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Publication numberUS7712662 B2
Publication typeGrant
Application numberUS 11/449,388
Publication dateMay 11, 2010
Filing dateJun 8, 2006
Priority dateJun 8, 2006
Fee statusPaid
Also published asUS8066185, US8376230, US8701993, US20070284430, US20100189158, US20110259867, US20130192580, WO2007146789A2, WO2007146789A3
Publication number11449388, 449388, US 7712662 B2, US 7712662B2, US-B2-7712662, US7712662 B2, US7712662B2
InventorsRobert G. Rock
Original AssigneeSst Systems, Inc.
Export CitationBiBTeX, EndNote, RefMan
External Links: USPTO, USPTO Assignment, Espacenet
Wireless diagnostic system and method
US 7712662 B2
Abstract
A diagnostic system for an oven chamber, an oven system, and a method of wirelessly monitoring item temperature in an oven chamber are disclosed. In some embodiments, a temperature sensor used for sensing the temperature of an item is moved or transported with the item by a conveyor system. Also, in some embodiments, a wireless transmitter coupled to the temperature sensor can transmit a temperature signal to a receiver located outside of the oven chamber, and can also be moved or transported with the item. Data representative of item temperature can be stored, displayed, and/or used to modulate operation of the oven in some embodiments.
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Claims(15)
1. A diagnostic system for an oven chamber within which an item is moved and heated, the diagnostic system comprising:
a temperature sensor movable with the item in the oven chamber, the temperature sensor positioned to detect a temperature of the item at a first location of the item;
a transmitter electrically coupled to the temperature sensor and also movable with the item in the oven chamber;
a receiver located remotely from the oven chamber and configured to receive a wireless signal from the transmitter; and
a controller coupled to the receiver and operable to record data indicative of the item temperature at the first location based at least in part upon the wireless signal received from the receiver.
2. The diagnostic system of claim 1, wherein the temperature sensor is one of a plurality of temperature sensors movable with the item in the oven chamber, the plurality of temperature sensors electrically coupled to the transmitter and positioned to detect temperatures of the item at a plurality of corresponding locations of the item.
3. The diagnostic system of claim 1, further comprising a heat insulative enclosure in which the transmitter is located, the heat insulative enclosure allowing transmission of the wireless signal therethrough.
4. The diagnostic system of claim 1, wherein the temperature sensor is movable to different locations within the oven chamber while detecting the temperature of the item.
5. The diagnostic system of claim 4, wherein the temperature sensor and item are movable by a conveyor to different locations within the oven chamber.
6. The diagnostic system of claim 1, further comprising a memory in which temperature data of the item detected by the temperature sensor over a period of time is stored.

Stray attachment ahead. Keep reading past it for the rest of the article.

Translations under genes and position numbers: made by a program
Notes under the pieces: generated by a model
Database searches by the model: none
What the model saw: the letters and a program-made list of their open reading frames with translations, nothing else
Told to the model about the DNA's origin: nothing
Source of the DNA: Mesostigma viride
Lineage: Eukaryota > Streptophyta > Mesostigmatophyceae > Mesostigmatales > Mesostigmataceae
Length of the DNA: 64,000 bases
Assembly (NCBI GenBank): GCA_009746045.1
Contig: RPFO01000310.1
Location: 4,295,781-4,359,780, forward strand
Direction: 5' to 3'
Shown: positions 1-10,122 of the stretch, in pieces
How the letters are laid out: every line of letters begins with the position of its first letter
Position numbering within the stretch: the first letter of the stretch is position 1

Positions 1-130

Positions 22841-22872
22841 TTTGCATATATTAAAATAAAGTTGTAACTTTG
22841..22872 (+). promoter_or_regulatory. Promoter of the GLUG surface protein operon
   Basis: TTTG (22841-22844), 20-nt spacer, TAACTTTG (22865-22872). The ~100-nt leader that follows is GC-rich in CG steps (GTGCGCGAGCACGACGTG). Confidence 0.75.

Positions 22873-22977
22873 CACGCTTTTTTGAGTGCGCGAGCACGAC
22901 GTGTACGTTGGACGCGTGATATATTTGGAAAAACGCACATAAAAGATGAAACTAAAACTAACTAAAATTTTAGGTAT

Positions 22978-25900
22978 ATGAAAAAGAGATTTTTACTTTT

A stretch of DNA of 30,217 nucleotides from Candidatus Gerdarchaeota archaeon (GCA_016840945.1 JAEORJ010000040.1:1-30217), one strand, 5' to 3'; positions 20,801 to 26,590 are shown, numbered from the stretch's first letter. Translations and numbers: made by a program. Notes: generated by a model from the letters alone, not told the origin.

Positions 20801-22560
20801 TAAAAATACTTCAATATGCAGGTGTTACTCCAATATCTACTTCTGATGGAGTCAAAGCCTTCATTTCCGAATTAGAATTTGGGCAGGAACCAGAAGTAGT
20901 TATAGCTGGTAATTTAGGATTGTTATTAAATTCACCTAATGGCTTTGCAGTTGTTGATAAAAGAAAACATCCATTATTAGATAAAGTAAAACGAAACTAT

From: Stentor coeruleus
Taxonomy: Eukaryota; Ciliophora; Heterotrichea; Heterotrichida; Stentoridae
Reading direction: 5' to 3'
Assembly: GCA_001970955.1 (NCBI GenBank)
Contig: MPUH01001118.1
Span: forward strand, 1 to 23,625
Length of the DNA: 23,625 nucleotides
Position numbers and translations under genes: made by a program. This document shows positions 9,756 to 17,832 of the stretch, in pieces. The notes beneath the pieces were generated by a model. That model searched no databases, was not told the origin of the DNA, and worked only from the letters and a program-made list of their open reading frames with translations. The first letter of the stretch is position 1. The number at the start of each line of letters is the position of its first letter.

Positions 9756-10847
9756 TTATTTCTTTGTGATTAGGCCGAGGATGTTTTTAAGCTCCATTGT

7. The diagnostic system of claim 1, further comprising a heater coupled to the controller, wherein the controller is adapted to modulate heat output from the heater in response to the data indicative of the item temperature at the first location.
8. The diagnostic system of claim 1, wherein the wireless signal is an RF signal.
9. An oven system for heating an item, comprising:
a chamber within which the item is heated;
a conveyor movable to transport the item into, within, and out of the chamber;
a temperature sensor coupled to and movable with the item, the temperature sensor positioned to detect a temperature of the item;
a transmitter coupled to the temperature sensor and configured to transmit a wireless signal comprising data representative of the temperature of the item; and
a receiver configured to receive the wireless signal.
10. The oven system of claim 9, wherein the temperature sensor is coupled to the conveyor.
11. The oven system of claim 9, further comprising:
a controller coupled to the receiver; and
a memory coupled to the controller and within which data representative of the temperature of the item over time is stored.
12. The oven system of claim 9, further comprising a heat-insulative enclosure in which the transmitter is received.
13. The oven system of claim 9, wherein the temperature sensor is in contact with the item.
14. The oven system of claim 9, wherein the temperature sensor is one of a plurality of temperature sensors movable with the item in the chamber, the plurality of temperature sensors electrically coupled to the transmitter and positioned to detect temperatures of the item at a plurality of corresponding locations of the item.
15. The oven system of claim 9, further comprising a controller coupled to the receiver and configured to control at least one aspect of operation of the oven system responsive to the wireless signal.
Description
BACKGROUND

Numerous automated and semi-automated systems exist for treating parts of all types, shapes, and sizes, including without limitation parts used in automotive, household goods, machinery, and electronics industries. Such systems can be used to paint (e.g., liquid coating, powder coating, electrocoating, and the like), heat treat, dehydrate, clean, and perform a wide variety of other processes upon parts. As used herein, the term “treat” in its various forms refers to any of these processes.